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Posted October 25, 2013 | Leave a comment
Athletes, special needs students pair up for Warriors Together
By Kim Walter
STEPHENS CITY -- Special needs students at Sherando High School had been looking forward to Friday all week for the first ever Warriors Together. Despite the brisk weather, the students and their peers enjoyed every minute of it.
Sherando's Gifted Independent Study class is responsible for some kind of community outreach project each year that touches on national and local needs.
Students of the class decided they wanted some way to bring together the entire student body, something that would be fun for everyone involved.
Rosa Gibson, a 17-year-old senior, said in working with the school's resource class she realized that the special needs students didn't get to interact much with others.
"You know, you might see them during lunch or gym, but there's never a chance to actually get to know them," she said. "They're our peers, and they amaze me more with every day I get to spend with them."
Mariah Krossman, a 17-year-old senior at James Wood High School who is part of the GIS class at Sherando, said the group wanted to find a way to bring varsity athletes together with "special" athletes from the school and NW Works in Winchester.
So, Warriors Together was created as a day of friendly competition and activities amongst varsity football players, cross country runners and the "special" athletes.
The class was able to collect more than $1,000 from community sponsors, and created T-shirts for all participants. Those not directly involved were charged admission, but all proceeds went to Area 13 Special Olympics.
"I think we'd be happy with any amount to donate," Mariah said. "This was more about being active in our local special needs community, and just doing something fun while building relationships."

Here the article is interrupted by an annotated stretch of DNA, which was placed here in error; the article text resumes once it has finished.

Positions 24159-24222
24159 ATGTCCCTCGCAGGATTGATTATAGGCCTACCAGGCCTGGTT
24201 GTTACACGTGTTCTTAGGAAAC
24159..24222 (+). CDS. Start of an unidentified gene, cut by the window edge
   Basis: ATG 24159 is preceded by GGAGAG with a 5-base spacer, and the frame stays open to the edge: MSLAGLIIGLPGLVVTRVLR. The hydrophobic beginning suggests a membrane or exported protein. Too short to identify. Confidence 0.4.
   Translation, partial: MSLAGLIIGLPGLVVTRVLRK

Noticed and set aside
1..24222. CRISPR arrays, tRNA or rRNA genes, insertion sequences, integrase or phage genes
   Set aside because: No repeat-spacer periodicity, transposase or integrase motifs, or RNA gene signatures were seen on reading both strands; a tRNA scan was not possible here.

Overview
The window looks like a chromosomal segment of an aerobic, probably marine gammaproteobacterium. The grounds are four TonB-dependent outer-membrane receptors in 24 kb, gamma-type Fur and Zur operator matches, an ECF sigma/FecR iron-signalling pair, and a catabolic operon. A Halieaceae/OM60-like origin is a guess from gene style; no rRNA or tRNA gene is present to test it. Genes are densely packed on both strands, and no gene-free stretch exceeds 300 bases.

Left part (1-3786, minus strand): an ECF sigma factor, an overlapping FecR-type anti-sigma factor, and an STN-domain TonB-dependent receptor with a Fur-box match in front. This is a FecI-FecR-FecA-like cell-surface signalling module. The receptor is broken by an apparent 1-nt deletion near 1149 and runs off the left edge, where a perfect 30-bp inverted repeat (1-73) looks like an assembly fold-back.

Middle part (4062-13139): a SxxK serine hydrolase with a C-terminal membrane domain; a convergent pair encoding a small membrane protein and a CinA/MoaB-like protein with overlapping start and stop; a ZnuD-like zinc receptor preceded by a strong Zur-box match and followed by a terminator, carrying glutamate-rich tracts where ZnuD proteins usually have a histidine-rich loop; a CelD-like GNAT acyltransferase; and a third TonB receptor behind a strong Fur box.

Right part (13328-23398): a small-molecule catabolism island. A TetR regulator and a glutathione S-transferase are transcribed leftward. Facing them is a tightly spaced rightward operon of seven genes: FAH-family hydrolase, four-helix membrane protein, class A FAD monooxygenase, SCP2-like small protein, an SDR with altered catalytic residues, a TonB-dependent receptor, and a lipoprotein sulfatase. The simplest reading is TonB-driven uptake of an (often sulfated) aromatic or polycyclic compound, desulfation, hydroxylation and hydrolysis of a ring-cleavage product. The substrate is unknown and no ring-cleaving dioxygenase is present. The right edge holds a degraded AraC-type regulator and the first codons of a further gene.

A special cross country course was designed, and each "special" athlete was paired with a runner from the cross-country team.
Lindsey Stiefvater, a 16-year-old member of the team, was paired with Brendan Nutry, also 16. Lindsey said she was surprised when Brendan took off from the starting line and finished before her.
"I couldn't keep up!" she said after the race. "But it was awesome. I'm so proud to be a part of this."
Brendan, through deep breaths, said he was having a good time and couldn't help but run fast during the race. He added that he was looking forward to the flag football game, in which he would play quarterback.
"I'm the manager of the football team, so I can't wait to play against those guys," he said with a smile. "I'm having fun either way."
Face painting, corn hole and a concession stand were also available during the after-school event.
Robin Owens, GIS teacher at Sherando, said she was amazed by her students and their focus on putting on the event.
"They've done everything, they are responsible for all of this," she said. "They advertised and really encouraged their peers to come out and maybe talk to some kids that they never have before."
Emily Thomas, 35, graduated from Sherando in 1999 and is now involved with NW Works, a Winchester organization helping citizens with disabilities find work.
Thomas said she was thrilled to be back at her alma mater, and enjoyed getting her face painted by a current Sherando student.
"I love meeting new people," she said. "I just feel so good right now ... so happy!"
Contact staff writer Kim Walter at 540-465-5137 ext. 191, or email@example.com
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